International Day of Radiology marks 117th anniversary of X-ray discovery

Published on November 8, 2012 at 7:04 AM · No Comments

International Day of Radiology — November 8, 2012 — marks the 117th anniversary of the discovery of the X-ray and the tremendous advances in patient care made possible by radiation therapy and medical imaging exams, such as MRI and CT scans. It is also a reminder that Congress needs to pass the Diagnostic Imaging Services Access Protection Act (H.R. 3269/ S. 2347) and halt drastic cuts in Medicare funding for imaging scans. This vital legislation would preserve ready access to lifesaving imaging care and may help reduce harm to seniors already resulting from cutbacks.

Medical imaging scans have virtually eliminated exploratory surgeries, reduced unnecessary hospital admissions and often shorten hospital stays. According to the National Bureau of Economic Research, access to medical imaging is directly linked to greater life expectancy. Those with greater access to scans live longer than other Americans. Yet, approximately $5 billion in Medicare imaging cuts since 2006 threatens to turn back the clock on advances against cancer and other serious illnesses, and in some cases, is resulting in physical harm to seniors.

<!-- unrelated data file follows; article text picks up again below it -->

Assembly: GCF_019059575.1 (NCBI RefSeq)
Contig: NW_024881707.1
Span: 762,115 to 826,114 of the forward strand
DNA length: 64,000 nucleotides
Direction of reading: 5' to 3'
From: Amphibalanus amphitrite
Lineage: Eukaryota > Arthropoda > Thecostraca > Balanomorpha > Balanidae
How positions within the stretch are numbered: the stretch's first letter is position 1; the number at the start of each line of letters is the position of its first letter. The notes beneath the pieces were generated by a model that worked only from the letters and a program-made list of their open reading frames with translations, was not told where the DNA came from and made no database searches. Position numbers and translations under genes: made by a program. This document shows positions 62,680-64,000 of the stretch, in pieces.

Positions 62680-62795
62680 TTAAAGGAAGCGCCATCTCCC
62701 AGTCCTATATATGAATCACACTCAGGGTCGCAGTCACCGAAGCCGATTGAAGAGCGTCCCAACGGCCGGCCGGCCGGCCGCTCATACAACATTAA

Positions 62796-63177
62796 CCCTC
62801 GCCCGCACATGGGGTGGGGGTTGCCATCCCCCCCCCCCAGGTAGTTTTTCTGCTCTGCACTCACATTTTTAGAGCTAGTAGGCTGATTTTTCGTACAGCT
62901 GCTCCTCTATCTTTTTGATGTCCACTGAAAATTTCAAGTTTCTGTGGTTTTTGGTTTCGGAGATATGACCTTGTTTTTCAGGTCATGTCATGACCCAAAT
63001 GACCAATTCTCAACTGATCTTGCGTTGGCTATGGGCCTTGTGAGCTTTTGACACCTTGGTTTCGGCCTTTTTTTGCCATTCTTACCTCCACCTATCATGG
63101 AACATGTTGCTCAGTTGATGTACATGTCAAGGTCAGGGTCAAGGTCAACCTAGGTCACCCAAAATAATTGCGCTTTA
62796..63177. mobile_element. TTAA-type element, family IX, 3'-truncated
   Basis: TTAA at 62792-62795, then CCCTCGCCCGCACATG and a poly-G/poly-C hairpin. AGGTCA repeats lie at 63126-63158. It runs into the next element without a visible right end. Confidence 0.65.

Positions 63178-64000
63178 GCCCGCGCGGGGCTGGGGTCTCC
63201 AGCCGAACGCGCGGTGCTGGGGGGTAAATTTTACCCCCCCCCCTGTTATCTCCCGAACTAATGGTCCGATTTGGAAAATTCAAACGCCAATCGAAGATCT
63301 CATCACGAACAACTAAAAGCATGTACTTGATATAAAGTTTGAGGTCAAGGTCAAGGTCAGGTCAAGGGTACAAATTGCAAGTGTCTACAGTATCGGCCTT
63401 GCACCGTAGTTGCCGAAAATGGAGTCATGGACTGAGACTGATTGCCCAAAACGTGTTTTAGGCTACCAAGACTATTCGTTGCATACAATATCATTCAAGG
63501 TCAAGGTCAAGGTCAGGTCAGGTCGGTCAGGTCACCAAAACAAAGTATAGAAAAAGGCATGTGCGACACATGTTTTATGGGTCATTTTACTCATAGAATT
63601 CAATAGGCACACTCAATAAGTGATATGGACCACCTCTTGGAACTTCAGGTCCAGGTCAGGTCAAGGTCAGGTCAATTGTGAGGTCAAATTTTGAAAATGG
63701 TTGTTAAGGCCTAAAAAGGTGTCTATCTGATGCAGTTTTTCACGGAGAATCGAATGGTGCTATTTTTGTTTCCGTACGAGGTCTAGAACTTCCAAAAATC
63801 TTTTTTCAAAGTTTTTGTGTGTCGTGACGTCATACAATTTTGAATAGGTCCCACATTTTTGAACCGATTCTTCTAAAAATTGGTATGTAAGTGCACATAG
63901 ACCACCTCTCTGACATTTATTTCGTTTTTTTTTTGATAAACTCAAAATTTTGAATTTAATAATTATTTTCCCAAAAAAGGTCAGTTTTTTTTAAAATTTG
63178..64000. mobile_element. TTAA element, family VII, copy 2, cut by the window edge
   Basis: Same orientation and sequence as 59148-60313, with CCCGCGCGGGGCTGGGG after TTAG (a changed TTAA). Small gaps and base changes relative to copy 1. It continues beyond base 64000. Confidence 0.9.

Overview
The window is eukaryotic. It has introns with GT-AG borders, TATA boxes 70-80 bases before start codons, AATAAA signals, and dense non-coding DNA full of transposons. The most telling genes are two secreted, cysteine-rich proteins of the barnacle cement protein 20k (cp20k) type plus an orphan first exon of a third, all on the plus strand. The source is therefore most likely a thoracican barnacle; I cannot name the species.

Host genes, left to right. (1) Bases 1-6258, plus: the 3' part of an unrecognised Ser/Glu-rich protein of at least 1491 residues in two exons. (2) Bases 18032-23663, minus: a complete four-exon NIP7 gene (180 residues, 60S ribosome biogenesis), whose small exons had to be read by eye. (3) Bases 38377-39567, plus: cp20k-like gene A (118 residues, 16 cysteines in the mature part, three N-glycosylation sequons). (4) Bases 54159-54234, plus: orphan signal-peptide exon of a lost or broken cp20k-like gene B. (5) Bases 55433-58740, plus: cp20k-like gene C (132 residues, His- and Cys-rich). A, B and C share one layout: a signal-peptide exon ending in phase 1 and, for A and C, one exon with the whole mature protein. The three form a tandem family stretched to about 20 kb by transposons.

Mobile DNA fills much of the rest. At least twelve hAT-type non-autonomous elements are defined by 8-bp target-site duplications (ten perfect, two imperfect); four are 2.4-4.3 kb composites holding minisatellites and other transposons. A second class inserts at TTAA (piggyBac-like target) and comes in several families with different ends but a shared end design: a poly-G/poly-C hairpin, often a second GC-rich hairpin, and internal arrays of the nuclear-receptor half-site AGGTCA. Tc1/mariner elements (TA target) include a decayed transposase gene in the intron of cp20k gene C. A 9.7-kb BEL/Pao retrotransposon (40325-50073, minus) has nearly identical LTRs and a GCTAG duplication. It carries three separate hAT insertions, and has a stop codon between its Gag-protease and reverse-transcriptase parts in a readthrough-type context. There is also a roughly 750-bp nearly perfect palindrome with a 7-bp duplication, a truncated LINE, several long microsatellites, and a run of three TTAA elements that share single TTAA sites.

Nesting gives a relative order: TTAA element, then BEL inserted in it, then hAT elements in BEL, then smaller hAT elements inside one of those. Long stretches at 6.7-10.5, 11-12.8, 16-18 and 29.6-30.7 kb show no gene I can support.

"A Dec. 2011 study in Health Affairs found that as many as 12,000 American seniors may have suffered broken bones due to Medicare cuts in reimbursement for just one type of imaging scan (dual energy X-ray absorptiometry - "DEXA"). There have been more than $5 billion in cuts, involving many different exams, over the last six years. These injuries could be part of a larger trend of physical harm resulting from these cuts. Congress needs to act now to stop the damage to patient care that the arbitrary and blind cuts are inflicting," said Paul H. Ellenbogen, MD, FACR, chair of the American College of Radiology Board of Chancellors.

The recurring funding reductions are also forcing many imaging providers to cut back services or close. This harms access to care for not only seniors, but others who need care. For instance, according to the U.S. Food and Drug Administration, there are now more than 200 fewer mammography facilities and nearly 1,200 fewer mammography scanners available to Americans than in January 2007 when massive imaging cuts began.

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